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[9]

Now the young men in their turn live as follows:1 for ten years after they are promoted from the class of boys they pass the nights, as we said before, about the government buildings. This they do for the sake of guarding the city and of developing their powers of self-control; for this time of life, it seems, demands the most watchful care. And during the day, too, they put themselves at the disposal of the authorities, if they are needed for any service to the state. Whenever it is necessary, they all remain about the public buildings. But when the king goes out hunting, he takes out half the garrison; and this he does many times a month. Those who go must take bow and arrows and, in addition to the quiver, a sabre or bill2 in its scabbard; they carry along also a light shield and two spears, on to throw, the other to use in case of necessity in a hand-to-hand encounter.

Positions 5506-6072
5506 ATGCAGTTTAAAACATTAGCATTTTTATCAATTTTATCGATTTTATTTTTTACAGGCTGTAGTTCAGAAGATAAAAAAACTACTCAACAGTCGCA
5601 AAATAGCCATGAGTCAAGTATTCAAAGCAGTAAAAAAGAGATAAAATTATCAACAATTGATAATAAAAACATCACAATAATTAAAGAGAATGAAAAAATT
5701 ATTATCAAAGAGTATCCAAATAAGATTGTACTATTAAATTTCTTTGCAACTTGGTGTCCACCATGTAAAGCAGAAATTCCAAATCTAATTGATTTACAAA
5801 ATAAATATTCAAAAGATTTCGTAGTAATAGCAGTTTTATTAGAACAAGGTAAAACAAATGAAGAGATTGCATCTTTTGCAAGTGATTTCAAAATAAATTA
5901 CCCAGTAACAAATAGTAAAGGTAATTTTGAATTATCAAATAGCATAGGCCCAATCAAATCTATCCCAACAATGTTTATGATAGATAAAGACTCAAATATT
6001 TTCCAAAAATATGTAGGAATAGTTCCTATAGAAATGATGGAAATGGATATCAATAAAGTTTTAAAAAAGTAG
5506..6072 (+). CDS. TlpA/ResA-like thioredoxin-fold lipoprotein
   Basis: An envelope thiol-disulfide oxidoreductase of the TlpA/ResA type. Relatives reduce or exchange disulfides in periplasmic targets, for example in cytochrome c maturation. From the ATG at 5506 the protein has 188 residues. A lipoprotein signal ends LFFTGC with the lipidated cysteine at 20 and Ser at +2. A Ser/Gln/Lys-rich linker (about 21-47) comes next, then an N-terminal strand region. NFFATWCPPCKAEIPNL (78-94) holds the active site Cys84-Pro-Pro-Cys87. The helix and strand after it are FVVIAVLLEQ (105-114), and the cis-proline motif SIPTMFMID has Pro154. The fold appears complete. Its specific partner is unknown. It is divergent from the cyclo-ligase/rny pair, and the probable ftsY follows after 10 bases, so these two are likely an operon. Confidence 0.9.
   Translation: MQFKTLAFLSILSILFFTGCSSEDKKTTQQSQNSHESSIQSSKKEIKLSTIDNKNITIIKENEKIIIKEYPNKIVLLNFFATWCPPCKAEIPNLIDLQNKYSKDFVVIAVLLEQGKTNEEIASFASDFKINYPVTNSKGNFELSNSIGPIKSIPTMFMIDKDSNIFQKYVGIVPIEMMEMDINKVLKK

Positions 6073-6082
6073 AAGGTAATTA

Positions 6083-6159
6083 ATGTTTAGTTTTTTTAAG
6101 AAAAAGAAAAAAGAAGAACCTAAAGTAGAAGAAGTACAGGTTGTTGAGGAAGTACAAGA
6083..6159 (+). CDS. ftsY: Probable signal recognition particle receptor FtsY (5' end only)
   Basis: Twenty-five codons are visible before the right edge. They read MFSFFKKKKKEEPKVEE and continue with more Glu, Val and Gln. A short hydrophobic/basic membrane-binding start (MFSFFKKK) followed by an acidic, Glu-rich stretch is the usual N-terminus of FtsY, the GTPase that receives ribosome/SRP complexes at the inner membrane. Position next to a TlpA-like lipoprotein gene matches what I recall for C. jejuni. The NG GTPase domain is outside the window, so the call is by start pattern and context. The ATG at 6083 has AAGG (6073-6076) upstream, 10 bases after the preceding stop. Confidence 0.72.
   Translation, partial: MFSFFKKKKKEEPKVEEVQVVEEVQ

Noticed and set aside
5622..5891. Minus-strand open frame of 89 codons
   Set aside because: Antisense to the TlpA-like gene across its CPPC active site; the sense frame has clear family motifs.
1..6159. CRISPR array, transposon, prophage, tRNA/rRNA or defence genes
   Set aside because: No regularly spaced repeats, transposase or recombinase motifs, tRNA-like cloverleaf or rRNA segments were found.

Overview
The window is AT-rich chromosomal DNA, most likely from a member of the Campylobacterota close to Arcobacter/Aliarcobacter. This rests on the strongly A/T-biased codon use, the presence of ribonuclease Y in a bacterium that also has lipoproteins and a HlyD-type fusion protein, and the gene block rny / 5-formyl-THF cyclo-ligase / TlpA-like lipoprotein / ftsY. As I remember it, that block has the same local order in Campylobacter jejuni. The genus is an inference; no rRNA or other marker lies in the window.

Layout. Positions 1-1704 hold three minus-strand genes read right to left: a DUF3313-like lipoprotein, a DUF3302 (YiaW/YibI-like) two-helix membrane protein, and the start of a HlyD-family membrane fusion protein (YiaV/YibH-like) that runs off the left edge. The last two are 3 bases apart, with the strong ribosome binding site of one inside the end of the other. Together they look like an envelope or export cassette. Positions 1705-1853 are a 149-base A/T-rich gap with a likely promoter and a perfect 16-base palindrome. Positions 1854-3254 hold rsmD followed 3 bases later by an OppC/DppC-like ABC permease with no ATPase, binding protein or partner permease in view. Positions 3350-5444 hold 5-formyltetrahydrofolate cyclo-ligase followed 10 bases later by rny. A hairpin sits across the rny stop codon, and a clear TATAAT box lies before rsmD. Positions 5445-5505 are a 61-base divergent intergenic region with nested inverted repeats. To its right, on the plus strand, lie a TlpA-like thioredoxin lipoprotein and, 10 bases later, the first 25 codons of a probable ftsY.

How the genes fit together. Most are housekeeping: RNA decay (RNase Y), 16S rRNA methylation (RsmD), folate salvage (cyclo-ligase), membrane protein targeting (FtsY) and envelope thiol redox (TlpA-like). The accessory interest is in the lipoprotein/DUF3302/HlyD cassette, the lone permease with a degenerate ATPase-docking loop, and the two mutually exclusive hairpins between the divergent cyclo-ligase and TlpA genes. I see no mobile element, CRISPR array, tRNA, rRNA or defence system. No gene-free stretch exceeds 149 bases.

1 B. Youths

2 The oriental bill was a tool or weapon with a curved blade, shorter than a sabre and corresponding very closely to the Spanish-American machete.

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